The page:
Influence of climatic conditions on the occurrence of C. pinea inoculum was evaluated by the Random Forest algorithm utilizing conditional inference trees as base learners provided in the “party” package. Variable selection was done by the permutation-based attribute selection algorithm provided in the “Boruta” package. The conditional computation of variable importance accounting for correlated predictors implemented in the “party” package was used as a function to obtain feature importance. The importance of variables that were deemed important by the selection algorithm was then expressed by means of permutation-based mean decrease in accuracy (%IncMSE) using the function “varimp”, which calculates the increase in mean squared error (MSE) of predictions when the considered variable is permuted by random shuffling.

The set of predictors that were used as input for the feature importance procedure included values of mean daily temperature, relative humidity, leaf wetness and daily precipitation during the sampling day and every particular day of 40 days before the sampling.

All analyses were carried out by using the R software ([28]).

  Results and discussion 

Occurrence of the air inoculum of C. pinea

Our study shows that C. pinea inoculum is present in aerobiological samples collected in a P. radiata plantation from May to November 2016 (throughout the entire sampling period). No significant differences (p = 0.07) of C. pinea DNA collected among the traps placed in three different spots (A, B, C) were observed. A continuous C. pinea inoculum production has been recorded over the whole sampling period (May-November). Despite no significant differences (p = 0.824) were observed among different months, three outstanding peaks of spore production were recorded (mid-June, early August and late October - Fig. 3).

Fig. 3 - Representation of the meteorological variables in relation with the amount of airborne inoculum of C. pinea detected over the whole sampling period. The x-axis shows the progress of time. Left y-axis displays the template DNA quantity (pg) detected in 1 μg of total extracted DNA in a logarithmic scale and reflects the amount of C. pinea inoculum trapped by the rotating arm spore trap (red columns). Daily range of precipitation (“Prec.”: light blue bars, mm per day), temperature (“Temp.”: orange line, °C), leaf wetness (“LW”: green line, scaleless; 1 = dry, 0 = absolutely wet) and relative humidity (“RH”, black line, %) are shown on an average daily basis and scaled by the right y-axis.

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Although C. pinea triggered damages on P. strobus in the 1930s and some epidemiological studies were conducted in North America ([29], [22]), it has arisen scientific attention only in 2009 as a result of unexpected serious damages on P. strobus forests throughout several north-eastern US states ([24], [25]). In Europe, it is even less studied since it was traditionally pointed as a secondary pathogen ([10]) related to stressed trees in poor plantations ([4]). C. pinea has been reported in Italy since several years as the causal agent of necrosis and cankers on stems and branches on P. pinea, P. nigra and P. radiata ([3], [4], [20]). A possible reason for the lack of knowledge on this pathogen is that the identification of Caliciopsis canker symptoms become more challenging as tree size increases ([24], [25]). Moreover, C. pinea symptoms, such as pitching blackened, rough, resinosis and sunken bark, are similar to (and may be confused with) those caused by other important pine pathogens like Fusarium circinatum, Diplodia pinea or Diplodia scrobiculata. The capability of C. pinea to play a combined role in fungal infections on pines has been observed in 2006 on P. strobus trees in Bath County, VA (USA), where C. pinea was isolated together with D. scrobiculata from cankers and lesions of branches and stems ([9]). Likewise, it was collected in 2010 from a P. radiata sample in Spain, where both C. pinea and F. circinatum occurred on the same stem ([5]). However, in our study F. circinatum was never detected from any of the conspicuous tissue explants made from symptomatic P. radiata tissues collected in the sampling area (data not shown). Conversely, in Carcheri the characteristic fruiting bodies of the C. pinea were observed on small cankers on primary and secondary branches of P. nigra twigs affected by D. pinea ([1]).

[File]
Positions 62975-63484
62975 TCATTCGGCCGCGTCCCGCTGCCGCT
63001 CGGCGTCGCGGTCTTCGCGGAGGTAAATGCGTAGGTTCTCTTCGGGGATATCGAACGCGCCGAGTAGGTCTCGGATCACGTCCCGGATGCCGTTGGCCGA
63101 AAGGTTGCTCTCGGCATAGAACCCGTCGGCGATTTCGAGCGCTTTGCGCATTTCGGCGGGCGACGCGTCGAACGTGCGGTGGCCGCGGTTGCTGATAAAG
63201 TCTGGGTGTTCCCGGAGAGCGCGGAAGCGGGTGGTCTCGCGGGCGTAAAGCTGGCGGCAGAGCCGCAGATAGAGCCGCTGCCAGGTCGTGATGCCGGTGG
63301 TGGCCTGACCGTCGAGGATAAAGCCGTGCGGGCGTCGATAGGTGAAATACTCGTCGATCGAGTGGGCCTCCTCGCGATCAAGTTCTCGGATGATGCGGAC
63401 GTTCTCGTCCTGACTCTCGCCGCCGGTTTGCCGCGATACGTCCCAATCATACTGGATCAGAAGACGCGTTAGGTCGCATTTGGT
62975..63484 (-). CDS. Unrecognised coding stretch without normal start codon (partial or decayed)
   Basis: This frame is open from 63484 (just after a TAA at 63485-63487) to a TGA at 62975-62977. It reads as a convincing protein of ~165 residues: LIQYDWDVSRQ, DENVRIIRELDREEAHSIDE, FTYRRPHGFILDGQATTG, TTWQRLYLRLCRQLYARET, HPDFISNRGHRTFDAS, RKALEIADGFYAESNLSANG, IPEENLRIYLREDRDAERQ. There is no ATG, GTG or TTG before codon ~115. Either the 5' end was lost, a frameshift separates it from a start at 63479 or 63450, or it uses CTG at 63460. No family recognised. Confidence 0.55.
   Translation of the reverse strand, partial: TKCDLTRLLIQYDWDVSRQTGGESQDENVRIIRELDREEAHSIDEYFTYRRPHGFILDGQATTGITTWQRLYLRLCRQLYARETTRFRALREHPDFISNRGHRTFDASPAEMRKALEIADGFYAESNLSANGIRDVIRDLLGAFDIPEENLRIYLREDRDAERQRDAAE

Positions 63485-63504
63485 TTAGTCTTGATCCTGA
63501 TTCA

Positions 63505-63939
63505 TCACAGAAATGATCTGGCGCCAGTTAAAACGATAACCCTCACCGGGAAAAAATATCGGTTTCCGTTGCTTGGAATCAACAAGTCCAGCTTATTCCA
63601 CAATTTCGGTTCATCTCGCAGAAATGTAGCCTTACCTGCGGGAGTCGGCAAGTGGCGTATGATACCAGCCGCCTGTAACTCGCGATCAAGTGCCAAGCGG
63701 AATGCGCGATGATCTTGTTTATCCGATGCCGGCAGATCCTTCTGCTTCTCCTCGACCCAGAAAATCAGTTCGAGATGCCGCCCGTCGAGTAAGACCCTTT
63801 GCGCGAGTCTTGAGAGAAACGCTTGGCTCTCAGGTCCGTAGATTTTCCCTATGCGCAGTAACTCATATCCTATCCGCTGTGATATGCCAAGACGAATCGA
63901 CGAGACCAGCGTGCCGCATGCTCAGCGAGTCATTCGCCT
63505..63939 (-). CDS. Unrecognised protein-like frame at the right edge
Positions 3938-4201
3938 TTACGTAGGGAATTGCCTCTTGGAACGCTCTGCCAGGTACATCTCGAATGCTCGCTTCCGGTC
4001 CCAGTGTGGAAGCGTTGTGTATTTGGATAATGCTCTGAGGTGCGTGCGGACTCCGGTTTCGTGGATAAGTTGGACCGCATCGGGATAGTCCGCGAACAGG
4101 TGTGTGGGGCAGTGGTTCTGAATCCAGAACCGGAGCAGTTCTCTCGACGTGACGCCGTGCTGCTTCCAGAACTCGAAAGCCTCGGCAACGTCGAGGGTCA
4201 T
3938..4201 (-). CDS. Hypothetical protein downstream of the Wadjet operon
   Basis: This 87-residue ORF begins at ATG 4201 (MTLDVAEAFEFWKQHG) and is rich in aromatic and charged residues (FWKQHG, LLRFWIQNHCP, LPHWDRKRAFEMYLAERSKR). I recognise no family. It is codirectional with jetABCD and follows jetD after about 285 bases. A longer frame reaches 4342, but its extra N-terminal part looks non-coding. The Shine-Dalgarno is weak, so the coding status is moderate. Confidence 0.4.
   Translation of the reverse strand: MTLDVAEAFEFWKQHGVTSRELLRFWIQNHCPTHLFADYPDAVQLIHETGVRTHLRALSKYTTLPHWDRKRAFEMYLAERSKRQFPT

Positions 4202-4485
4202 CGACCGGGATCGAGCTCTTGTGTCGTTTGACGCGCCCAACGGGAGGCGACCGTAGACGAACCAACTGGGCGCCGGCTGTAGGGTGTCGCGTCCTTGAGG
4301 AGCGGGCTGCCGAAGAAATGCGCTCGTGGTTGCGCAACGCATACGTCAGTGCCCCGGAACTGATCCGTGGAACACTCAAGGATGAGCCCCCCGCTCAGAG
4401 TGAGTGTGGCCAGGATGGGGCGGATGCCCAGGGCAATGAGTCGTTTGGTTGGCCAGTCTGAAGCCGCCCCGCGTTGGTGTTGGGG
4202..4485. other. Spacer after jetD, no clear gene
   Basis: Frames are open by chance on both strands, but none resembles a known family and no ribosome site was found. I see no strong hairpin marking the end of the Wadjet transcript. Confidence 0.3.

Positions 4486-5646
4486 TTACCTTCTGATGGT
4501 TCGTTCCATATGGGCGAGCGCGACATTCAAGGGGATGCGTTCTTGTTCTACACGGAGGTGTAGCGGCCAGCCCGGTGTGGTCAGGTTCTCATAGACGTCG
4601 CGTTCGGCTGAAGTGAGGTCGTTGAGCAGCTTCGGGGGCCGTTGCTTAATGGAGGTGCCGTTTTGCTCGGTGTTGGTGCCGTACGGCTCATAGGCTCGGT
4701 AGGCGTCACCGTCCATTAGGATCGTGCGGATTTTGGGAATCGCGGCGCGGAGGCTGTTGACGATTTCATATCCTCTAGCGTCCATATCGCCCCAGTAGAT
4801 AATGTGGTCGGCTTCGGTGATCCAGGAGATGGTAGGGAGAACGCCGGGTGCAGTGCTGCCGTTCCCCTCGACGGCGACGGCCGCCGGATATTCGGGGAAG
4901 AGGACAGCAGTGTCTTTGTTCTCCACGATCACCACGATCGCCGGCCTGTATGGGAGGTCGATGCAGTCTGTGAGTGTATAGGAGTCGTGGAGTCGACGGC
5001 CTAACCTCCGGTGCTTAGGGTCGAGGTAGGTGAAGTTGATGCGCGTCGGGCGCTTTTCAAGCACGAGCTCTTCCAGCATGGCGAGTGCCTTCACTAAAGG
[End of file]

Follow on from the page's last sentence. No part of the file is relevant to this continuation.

Influence of climatic conditions on the occurrence of C. pinea

The load of C. pinea spores in the air proved to be mostly influenced by precipitation during the sampling day and, to a lesser extent, by the amount of precipitation, leaf wetness and relative humidity of the 12th day before sampling (i.e., spore trapping), leaf wetness of the 11th day before and relative humidity of the 6th day before. The importance of these variables (i.e., permutation-based mean decrease in accuracy) is shown in decreasing order in Fig. 4. All other variables were deemed not important by the algorithm used. Partial dependence plots, i.e., the dependence of C. pinea DNA amount on the significant attributes accounting for all other tested features, are displayed in Fig. 5. These results may be explained by considering the chain of events in terms of climatic conditions, fructification and sporulation. Indeed, climatic conditions may influence the formation of fruiting bodies, which has a direct impact on the number of spores produced, but they also affect sporulation, which may take place several days after the formation of fruiting bodies. This can explain the significant effect of both lagged (11-12 days before sampling) and non-lagged (like PREC_lag0) climatic variables on the Caliciopsis pinea air inoculum observed in this study.